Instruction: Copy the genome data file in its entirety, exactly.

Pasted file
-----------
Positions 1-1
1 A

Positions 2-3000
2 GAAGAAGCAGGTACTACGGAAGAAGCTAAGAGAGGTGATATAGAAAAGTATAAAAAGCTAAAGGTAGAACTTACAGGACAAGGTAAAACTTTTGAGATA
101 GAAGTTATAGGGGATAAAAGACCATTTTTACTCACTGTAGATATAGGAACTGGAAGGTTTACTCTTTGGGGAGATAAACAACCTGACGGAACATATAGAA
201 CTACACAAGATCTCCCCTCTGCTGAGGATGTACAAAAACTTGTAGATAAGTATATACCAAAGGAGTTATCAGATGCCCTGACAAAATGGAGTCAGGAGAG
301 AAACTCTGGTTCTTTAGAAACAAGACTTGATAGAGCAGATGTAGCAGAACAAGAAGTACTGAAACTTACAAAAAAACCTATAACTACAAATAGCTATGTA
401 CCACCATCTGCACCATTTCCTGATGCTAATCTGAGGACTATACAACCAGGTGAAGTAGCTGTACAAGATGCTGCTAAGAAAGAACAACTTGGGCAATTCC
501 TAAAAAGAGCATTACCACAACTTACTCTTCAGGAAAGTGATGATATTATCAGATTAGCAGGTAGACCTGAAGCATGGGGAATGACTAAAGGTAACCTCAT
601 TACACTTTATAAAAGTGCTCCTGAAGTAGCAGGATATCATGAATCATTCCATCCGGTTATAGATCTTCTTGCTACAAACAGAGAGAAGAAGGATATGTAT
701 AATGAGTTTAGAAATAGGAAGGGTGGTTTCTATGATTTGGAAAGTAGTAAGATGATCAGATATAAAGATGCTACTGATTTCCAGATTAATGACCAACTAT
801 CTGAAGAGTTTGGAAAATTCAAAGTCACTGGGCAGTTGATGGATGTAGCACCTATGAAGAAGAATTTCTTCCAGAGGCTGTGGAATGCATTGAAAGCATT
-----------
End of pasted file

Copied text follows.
Positions 1-1
1 A

Positions 2-3000
2 GAAGAAGCAGGTACTACGGAAGAAGCTAAGAGAGGTGATATAGAAAAGTATAAAAAGCTAAAGGTAGAACTTACAGGACAAGGTAAAACTTTTGAGATA
101 GAAGTTATAGGGGATAAAAGACCATTTTTACTCACTGTAGATATAGGAACTGGAAGGTTTACTCTTTGGGGAGATAAACAACCTGACGGAACATATAGAA
201 CTACACAAGATCTCCCCTCTGCTGAGGATGTACAAAAACTTGTAGATAAGTATATACCAAAGGAGTTATCAGATGCCCTGACAAAATGGAGTCAGGAGAG
301 AAACTCTGGTTCTTTAGAAACAAGACTTGATAGAGCAGATGTAGCAGAACAAGAAGTACTGAAACTTACAAAAAAACCTATAACTACAAATAGCTATGTA
401 CCACCATCTGCACCATTTCCTGATGCTAATCTGAGGACTATACAACCAGGTGAAGTAGCTGTACAAGATGCTGCTAAGAAAGAACAACTTGGGCAATTCC
501 TAAAAAGAGCATTACCACAACTTACTCTTCAGGAAAGTGATGATATTATCAGATTAGCAGGTAGACCTGAAGCATGGGGAATGACTAAAGGTAACCTCAT
601 TACACTTTATAAAAGTGCTCCTGAAGTAGCAGGATATCATGAATCATTCCATCCGGTTATAGATCTTCTTGCTACAAACAGAGAGAAGAAGGATATGTAT
701 AATGAGTTTAGAAATAGGAAGGGTGGTTTCTATGATTTGGAAAGTAGTAAGATGATCAGATATAAAGATGCTACTGATTTCCAGATTAATGACCAACTAT
801 CTGAAGAGTTTGGAAAATTCAAAGTCACTGGGCAGTTGATGGATGTAGCACCTATGAAGAAGAATTTCTTCCAGAGGCTGTGGAATGCATTGAAAGCATT